Lyric Opera's 'Il Trovatore' grand opera at its finest

10.28.14
Asher Fisch
Chicago Sun Times

By Wynne Delacoma

Lyric Opera officially celebrates its 60th anniversary on Saturday with a suitably starry concert at the Civic Opera House. Actress Jane Lynch will be the master of ceremonies, and the roster of performers ranges from super-diva Renee Fleming to members of The Second City.  For a glimpse, however, of what prompted two young Chicagoans (Carol Fox and Lawrence Kelly) and an equally young Italian conductor (Nicola Rescigno) to take the perilous plunge into creating an opera company from scratch, buy a ticket to Lyric’s “Il Trovatore.” 

This production of Verdi’s gloomy masterpiece, which opened Monday night, has everything that opera lovers dream of encountering onstage. There was soul-stirring music, including a handful of familiar tunes, in arias, duets and choruses sung by artists capable of raising the roof. Set in a massive, brutal fortress, the high-energy, non-stop action served a story brimming with enough blood and thunder, lust and revenge to fuel a dozen video games.

Lyric has assembled a fine, mostly young cast for this revival of a production first staged by David McVicar in 2006. Amber Wagner, a young alumna of Lyric’s Ryan Center, has impressed Lyric audiences before; she was a searing Elsa in two performances of Wagner’s “Lohengrin” in 2011. Monday night was her first outing as Leonora, and her ringing, flexible soprano is well-suited to the role, which demands both seamless, lyrical singing as well as vocal acrobatics.

As Leonora’s rival lovers, the brutal Count di Luna (baritone Quinn Kelsey) and the tender Manrico (tenor Yonghoon Lee) were fierce, volatile competitors. Kelsey found a wonderful vocal balance between snarling outbursts and a darkly resonant power that made his Count both frightening and entirely human. Tall, slim and handsome, Lee unleashed his agile tenor with youthful ardor. His voice soared to the balcony as he urged his men to battle, but in intimate moments with Leonora and his mother, his phrasing became subtle and intensely expressive.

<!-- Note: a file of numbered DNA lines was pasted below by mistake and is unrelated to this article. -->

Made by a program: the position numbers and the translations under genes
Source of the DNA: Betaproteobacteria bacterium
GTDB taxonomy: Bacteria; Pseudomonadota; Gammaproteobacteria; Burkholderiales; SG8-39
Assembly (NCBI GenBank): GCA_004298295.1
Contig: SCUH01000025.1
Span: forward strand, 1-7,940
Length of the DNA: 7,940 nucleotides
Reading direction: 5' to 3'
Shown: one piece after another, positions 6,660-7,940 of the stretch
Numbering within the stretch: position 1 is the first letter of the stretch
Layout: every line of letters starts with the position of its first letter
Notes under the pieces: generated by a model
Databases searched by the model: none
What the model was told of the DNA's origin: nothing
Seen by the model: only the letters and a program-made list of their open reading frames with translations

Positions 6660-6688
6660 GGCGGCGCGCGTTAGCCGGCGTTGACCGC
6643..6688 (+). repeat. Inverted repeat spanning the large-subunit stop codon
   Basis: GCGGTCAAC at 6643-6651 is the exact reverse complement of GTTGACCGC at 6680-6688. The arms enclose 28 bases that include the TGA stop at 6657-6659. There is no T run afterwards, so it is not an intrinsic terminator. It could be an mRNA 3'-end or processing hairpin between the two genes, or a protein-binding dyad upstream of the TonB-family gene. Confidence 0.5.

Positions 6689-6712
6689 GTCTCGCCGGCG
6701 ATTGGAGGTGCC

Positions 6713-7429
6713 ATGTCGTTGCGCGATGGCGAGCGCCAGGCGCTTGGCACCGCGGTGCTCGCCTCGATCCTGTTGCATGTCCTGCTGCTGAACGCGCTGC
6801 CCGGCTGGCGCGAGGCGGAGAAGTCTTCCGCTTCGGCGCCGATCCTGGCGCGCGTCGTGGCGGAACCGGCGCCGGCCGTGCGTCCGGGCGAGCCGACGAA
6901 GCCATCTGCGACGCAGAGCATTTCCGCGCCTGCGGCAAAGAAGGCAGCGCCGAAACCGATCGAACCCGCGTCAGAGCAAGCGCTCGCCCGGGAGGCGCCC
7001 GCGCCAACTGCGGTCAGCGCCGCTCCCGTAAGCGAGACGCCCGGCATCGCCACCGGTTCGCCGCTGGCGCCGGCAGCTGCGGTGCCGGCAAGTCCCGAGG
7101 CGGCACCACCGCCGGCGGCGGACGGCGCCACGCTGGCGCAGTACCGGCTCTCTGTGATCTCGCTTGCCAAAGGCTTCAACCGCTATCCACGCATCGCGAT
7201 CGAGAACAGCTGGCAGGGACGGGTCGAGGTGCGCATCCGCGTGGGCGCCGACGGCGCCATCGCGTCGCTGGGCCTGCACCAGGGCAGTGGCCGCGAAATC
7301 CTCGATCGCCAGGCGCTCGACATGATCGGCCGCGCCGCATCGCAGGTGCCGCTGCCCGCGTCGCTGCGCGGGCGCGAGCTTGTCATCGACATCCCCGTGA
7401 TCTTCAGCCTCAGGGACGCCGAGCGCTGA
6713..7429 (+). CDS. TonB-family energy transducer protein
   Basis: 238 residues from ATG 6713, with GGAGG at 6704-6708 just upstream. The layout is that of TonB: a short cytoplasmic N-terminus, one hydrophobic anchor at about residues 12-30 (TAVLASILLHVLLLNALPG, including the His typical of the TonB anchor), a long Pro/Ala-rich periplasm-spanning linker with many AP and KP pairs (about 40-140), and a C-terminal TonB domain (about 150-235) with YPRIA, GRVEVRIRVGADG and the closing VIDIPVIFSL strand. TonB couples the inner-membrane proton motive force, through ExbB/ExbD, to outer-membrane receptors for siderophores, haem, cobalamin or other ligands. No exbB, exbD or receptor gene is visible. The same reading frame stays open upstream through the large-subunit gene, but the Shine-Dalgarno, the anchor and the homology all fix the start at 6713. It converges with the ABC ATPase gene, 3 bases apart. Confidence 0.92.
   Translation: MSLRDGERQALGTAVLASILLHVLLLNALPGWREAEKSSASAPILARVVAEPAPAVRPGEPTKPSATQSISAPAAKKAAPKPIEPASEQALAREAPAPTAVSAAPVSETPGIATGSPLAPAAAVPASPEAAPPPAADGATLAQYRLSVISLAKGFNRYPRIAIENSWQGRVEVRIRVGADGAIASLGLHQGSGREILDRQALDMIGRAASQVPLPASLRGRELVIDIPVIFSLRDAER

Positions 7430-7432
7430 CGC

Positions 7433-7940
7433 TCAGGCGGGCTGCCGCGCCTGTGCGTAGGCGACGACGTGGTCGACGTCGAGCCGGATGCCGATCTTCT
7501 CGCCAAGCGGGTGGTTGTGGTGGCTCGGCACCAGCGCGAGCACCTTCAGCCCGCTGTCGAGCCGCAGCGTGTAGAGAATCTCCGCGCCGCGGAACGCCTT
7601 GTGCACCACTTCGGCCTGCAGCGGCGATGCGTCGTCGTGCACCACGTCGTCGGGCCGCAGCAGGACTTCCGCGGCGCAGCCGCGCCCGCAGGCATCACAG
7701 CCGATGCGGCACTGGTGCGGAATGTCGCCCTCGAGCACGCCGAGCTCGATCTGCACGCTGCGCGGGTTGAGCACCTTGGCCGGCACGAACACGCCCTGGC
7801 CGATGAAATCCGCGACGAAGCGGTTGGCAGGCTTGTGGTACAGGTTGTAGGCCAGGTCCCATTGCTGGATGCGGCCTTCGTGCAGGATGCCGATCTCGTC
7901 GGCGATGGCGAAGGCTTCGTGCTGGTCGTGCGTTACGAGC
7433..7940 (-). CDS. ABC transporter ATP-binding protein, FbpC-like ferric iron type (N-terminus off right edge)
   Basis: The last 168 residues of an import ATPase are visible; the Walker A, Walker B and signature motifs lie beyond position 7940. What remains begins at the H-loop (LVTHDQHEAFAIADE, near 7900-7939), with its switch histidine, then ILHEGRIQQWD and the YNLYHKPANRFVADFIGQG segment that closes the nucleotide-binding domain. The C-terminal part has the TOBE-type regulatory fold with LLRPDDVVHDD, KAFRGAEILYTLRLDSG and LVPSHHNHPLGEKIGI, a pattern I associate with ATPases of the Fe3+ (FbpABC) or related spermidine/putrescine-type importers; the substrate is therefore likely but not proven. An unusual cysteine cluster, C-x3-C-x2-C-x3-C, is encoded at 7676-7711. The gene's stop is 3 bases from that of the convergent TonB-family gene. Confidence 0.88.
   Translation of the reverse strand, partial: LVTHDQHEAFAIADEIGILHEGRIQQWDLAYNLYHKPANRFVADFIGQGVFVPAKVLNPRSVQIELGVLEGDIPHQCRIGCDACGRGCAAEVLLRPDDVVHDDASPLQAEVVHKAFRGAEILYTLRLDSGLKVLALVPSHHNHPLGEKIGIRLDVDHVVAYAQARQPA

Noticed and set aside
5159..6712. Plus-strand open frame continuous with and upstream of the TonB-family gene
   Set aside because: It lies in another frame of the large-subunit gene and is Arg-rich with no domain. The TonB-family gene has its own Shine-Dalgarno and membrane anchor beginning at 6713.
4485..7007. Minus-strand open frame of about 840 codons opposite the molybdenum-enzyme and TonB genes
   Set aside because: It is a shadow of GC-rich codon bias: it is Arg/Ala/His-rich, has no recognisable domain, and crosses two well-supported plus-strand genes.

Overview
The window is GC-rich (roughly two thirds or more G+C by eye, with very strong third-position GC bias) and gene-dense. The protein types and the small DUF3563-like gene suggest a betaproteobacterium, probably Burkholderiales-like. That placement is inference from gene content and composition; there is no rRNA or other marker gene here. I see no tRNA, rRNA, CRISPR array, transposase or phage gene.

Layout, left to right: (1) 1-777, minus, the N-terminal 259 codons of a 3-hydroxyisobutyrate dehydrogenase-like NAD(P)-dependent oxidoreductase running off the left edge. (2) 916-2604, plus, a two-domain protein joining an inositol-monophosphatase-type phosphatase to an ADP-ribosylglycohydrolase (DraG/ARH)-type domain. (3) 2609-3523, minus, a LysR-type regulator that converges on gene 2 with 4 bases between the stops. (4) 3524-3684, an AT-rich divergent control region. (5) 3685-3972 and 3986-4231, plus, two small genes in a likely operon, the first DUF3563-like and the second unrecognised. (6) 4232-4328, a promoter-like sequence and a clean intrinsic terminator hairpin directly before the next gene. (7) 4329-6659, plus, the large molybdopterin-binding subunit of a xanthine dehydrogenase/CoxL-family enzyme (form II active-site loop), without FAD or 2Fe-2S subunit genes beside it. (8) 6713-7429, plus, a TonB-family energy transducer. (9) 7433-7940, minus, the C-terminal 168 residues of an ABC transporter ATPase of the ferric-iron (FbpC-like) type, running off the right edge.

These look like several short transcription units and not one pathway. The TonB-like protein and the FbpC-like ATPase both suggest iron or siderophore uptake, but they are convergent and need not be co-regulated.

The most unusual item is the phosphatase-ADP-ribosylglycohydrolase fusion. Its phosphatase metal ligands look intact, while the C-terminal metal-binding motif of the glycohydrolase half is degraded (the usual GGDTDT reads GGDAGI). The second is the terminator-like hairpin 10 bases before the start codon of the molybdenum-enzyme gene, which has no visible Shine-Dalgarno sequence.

Stephanie Blythe’s Azucena occasionally seemed stilted, but her big, rich mezzo-soprano combined both ringing clarity and smoky depths as the tormented gypsy poured out her tale of sorrow and vengeance. As Ferrando, captain of Count di Luna’s guard, bass Andrea Silvestrelli commanded the stage, deploying his voice like a shaft of black steel. Like everyone else in the cast, mezzo-soprano J’nai Bridges, who appeared as Inez, Leonora’s handmaiden, brought a sense of fully-drawn character to her role.

Director-choreographer Leah Hausman staged this revival with an exciting sense of momentum, fully supported by conductor Asher Fisch and Lyric’s orchestra. Soft-edged, plangent woodwinds underscored the opera’s melancholy mood, and pulsing strings were a comforting presence its opera’s quiet moments. But when the famous Anvil Chorus erupted, the dry ring of massive hammers on unforgiving metal was both thrilling and chilling.  Prepared by Chorus Master Michael Black, Lyric’s chorus was intimately involved in the action. The robust male choristers were ever-alert, a band of boisterous brothers itching for a fight, while the women became a celestial chorus. The austere, looming fortress walls of Charles Edwards’ set and Brigitte Reiffenstuel’s somber-hued costumes enhanced the ominous atmosphere.

This was the kind of opera Lyric’s founders envisioned 60 years ago — grand opera at its most extravagant best. Happy anniversary.